By Mourice Seretta
In a virtual conference held to mark World Wildlife day, World Animal Protection has launched an interactive map showing wildlife trade routes and the cruelty animals go through. Featured prominently were- The Ball Pythons in West Africa, African Grey Parrots in Central Africa, The Traditional medicine markets in Benin and Lion bone trade in South Africa.
Edith Kabesiime, Wildlife Campaigns Manager at World Animal Protection said; “This interactive map shows wildlife trade routes globally and the dangers it has if not stopped. The African continent is home to some of the world’s most majestic and iconic wildlife. Sadly, it is also home to some of the world’s most cruel, dangerous, and exploitative wildlife trading. Some of the activities are criminal, others are legally authorized, but all are cruel.
Action is needed to end the global wildlife trade; to safeguard animal welfare, biodiversity, and to protect our health. We are urging people not to buy, own, or breed a wild animal for entertainment, for traditional Medicine or as an exotic pet. A life in captivity is a world away from a life in the wild.”
Every single day, thousands of wild animals are poached or farmed and sold into the global multi-billion-dollar wild animal trade with very little regard for their welfare. They are deprived what their natural habitat would offer for free such as freedom, space, wild interaction, and diet. Wildlife trade is now so substantial that it represents one of the most prominent drivers of animal extinction risk globally.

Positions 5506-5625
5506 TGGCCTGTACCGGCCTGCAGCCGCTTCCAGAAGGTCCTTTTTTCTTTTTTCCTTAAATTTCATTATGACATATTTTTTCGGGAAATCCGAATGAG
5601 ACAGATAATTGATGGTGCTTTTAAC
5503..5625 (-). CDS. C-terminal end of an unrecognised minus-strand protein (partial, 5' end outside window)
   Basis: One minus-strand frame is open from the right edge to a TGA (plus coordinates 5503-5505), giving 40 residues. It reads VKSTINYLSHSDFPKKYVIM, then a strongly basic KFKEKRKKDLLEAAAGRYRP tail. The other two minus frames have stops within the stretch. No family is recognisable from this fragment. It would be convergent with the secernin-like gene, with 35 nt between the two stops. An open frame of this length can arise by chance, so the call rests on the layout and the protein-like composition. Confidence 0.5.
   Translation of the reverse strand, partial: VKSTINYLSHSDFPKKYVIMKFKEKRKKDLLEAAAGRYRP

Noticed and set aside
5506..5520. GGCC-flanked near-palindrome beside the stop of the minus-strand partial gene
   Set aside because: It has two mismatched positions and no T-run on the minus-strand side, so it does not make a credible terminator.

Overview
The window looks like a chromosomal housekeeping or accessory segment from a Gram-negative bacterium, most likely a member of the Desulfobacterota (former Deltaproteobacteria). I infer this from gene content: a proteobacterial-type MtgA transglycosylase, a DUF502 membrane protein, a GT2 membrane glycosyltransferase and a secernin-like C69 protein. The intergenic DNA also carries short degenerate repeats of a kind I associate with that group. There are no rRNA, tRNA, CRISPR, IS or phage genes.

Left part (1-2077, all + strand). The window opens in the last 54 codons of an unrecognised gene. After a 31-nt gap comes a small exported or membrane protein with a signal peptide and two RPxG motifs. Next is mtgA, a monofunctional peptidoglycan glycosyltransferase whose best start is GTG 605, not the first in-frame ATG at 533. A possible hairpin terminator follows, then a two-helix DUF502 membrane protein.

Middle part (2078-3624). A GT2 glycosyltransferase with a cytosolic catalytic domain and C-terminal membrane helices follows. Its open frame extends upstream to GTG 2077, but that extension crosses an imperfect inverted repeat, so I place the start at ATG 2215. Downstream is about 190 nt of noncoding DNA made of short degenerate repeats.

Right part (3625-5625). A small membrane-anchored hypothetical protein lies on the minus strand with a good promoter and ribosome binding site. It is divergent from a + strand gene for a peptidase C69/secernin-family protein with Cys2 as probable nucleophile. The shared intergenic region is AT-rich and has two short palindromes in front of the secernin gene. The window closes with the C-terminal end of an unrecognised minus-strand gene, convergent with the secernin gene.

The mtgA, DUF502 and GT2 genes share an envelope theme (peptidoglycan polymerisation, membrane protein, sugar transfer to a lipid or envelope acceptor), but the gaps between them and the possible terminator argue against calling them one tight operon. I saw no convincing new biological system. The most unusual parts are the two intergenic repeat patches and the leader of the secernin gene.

The demand and exploitation of wild animals not only affects biodiversity, it also exposes us to disease and puts us all at risk. Past occurrences have clearly demonstrated how the exploitation of wild animals’ primary caused the emergence and spread of zoonotic diseases like COVID-19, SARS, Ebola and MERS. Every day we learn more about the dangers of this trade, and how it is putting our own future at risk. We are at a biodiversity tipping point – we must act now before it is too late. Ending wildlife trade is the sure way to avert future catastrophes.